If Robbins wasn’t a household name until “The Shawshank Redemption”, the prison drama based on a Stephen King story made him just that. A white-collar criminal, his character manages to survive in the toughest prison of the US northeast. “It’s an incredibly well-written story, great cinematography and great music,” says Robbins. “It’s popular because it has something to do with hope even in the most dire circumstances.”
In 1995, Robbins directed his second picture, “Dead Man Walking”, which earned him an Oscar nomination and Hollywood’s respect as a serious filmmaker. The movie, about a New Orleans nun counseling death-row inmates starred Sarandon, who received an Academy Award for the part, and Sean Penn, whose performance was also nominated. The next film Robbins directed was “Cradle Will Rock”, a Depression-era piece about the clash between art and politics in New York. He says it was “ground-breaking” because it was “the first American musical to deal overtly with social content”. He has written all three movies he has directed.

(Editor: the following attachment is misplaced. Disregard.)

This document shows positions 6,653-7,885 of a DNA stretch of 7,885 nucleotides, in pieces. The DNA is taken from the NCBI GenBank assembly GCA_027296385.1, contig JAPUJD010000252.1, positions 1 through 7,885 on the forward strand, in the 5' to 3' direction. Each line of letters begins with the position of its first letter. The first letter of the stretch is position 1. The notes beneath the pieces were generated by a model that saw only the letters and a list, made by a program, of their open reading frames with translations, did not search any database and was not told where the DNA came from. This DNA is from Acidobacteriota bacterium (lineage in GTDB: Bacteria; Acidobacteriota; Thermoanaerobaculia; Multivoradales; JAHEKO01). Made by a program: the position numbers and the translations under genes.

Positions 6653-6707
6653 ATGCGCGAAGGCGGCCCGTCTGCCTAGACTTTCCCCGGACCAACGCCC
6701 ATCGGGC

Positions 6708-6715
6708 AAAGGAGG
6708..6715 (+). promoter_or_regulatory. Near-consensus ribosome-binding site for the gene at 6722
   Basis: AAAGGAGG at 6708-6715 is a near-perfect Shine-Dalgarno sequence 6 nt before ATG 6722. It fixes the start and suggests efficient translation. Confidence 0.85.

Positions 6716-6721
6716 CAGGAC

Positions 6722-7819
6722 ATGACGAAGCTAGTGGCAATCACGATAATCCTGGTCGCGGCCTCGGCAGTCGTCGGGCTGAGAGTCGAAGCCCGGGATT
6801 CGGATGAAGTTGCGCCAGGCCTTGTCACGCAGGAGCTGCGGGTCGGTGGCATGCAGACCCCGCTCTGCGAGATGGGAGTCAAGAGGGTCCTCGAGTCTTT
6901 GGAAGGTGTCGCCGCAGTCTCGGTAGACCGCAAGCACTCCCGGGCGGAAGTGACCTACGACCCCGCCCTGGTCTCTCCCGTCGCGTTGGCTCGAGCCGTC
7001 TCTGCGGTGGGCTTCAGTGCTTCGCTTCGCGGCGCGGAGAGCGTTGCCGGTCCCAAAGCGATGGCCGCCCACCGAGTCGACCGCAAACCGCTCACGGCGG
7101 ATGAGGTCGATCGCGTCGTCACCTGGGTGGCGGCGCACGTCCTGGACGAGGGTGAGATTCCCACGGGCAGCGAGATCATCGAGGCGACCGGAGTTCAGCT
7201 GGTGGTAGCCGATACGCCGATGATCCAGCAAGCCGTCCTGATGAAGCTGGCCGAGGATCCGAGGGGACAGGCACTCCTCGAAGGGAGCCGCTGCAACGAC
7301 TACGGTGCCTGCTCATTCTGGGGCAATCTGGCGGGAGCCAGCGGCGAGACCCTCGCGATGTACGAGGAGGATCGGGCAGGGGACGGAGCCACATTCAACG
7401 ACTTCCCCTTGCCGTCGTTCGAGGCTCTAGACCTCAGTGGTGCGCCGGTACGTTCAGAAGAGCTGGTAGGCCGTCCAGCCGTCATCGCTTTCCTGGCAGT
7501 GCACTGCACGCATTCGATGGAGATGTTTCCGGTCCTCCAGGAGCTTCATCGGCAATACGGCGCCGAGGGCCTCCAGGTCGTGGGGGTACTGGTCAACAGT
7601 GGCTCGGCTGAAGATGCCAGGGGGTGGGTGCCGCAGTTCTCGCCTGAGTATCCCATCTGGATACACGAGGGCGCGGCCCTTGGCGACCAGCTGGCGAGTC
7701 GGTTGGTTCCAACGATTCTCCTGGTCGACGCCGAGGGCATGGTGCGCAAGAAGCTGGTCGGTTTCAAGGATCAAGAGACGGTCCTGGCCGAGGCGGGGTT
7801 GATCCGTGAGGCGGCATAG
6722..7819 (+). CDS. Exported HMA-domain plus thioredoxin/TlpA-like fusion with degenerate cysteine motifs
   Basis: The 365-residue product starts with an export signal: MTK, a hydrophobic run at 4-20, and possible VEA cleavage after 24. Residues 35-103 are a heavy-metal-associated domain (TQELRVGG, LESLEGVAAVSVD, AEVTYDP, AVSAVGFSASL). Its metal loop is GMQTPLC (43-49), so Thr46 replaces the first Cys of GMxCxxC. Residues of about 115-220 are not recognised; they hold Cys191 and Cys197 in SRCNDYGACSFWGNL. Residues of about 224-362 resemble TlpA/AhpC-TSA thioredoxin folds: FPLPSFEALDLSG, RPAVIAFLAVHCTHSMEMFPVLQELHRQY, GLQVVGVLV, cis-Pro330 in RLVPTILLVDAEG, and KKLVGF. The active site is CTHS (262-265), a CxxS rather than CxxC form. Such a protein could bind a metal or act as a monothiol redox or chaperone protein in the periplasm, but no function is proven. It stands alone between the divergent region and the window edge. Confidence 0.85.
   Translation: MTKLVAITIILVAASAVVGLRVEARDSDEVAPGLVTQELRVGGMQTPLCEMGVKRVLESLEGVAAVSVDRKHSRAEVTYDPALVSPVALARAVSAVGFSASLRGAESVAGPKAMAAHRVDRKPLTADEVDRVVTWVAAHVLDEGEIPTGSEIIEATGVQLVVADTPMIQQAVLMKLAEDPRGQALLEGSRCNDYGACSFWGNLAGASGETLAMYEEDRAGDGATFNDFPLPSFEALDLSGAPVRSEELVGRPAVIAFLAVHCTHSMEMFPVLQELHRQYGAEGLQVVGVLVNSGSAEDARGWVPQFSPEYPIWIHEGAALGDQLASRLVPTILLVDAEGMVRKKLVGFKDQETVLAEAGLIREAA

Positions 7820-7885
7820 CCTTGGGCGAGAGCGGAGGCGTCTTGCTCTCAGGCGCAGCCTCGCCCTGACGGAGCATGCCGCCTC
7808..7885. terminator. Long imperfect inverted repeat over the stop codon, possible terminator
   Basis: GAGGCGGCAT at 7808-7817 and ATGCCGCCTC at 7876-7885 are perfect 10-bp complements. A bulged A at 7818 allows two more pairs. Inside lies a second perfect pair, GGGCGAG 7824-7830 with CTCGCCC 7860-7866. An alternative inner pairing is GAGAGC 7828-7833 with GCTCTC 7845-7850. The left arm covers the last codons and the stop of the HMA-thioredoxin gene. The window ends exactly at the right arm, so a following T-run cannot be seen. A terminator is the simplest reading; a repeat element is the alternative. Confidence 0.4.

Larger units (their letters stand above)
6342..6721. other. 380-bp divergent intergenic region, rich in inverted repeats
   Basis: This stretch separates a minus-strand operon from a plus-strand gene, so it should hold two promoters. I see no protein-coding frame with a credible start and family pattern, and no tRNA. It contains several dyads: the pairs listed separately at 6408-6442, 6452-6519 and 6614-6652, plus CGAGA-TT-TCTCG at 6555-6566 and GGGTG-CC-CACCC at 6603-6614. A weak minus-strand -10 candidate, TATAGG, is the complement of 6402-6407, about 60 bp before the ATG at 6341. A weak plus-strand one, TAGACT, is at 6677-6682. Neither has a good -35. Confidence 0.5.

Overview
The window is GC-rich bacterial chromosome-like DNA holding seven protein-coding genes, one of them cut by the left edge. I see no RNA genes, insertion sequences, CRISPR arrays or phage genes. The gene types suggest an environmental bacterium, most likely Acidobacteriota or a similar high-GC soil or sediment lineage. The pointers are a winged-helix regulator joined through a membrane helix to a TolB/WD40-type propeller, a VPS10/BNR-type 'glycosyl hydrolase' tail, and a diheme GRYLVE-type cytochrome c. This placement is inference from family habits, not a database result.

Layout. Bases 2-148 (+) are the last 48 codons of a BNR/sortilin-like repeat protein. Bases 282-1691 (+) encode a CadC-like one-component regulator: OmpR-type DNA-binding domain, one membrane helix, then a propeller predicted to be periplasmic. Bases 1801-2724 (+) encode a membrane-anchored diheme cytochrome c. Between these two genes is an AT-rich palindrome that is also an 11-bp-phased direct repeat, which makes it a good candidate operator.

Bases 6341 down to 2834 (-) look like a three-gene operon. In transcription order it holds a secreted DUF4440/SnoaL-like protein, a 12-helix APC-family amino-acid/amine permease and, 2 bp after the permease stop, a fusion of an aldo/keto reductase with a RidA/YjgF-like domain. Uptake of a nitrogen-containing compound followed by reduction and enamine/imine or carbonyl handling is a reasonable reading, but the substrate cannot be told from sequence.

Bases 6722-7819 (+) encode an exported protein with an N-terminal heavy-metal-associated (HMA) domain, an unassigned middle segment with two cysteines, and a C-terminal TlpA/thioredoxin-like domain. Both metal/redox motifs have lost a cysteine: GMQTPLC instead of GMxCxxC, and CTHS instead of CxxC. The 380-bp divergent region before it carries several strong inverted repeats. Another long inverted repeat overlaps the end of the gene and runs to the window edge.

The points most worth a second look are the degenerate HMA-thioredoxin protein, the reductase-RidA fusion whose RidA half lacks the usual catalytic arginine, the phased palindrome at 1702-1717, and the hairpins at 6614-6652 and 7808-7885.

Robbins, who once called independent film-making a “scam”, because the “little boutiques” producing such movies are actually owned by the big Hollywood studios, today says that “independence and true freedom are in the mind”, not in a films’ financing. “You can be free in your mind and do a film for Disney or another corporation. Of course, certain people are allowed to express their opinions more than others, but I never felt that I wasn’t free to say whatever I wanted.” He says media conglomerates concern him, “but I don’t think that’s a vast conspiracy, though diversity and competition are always better”.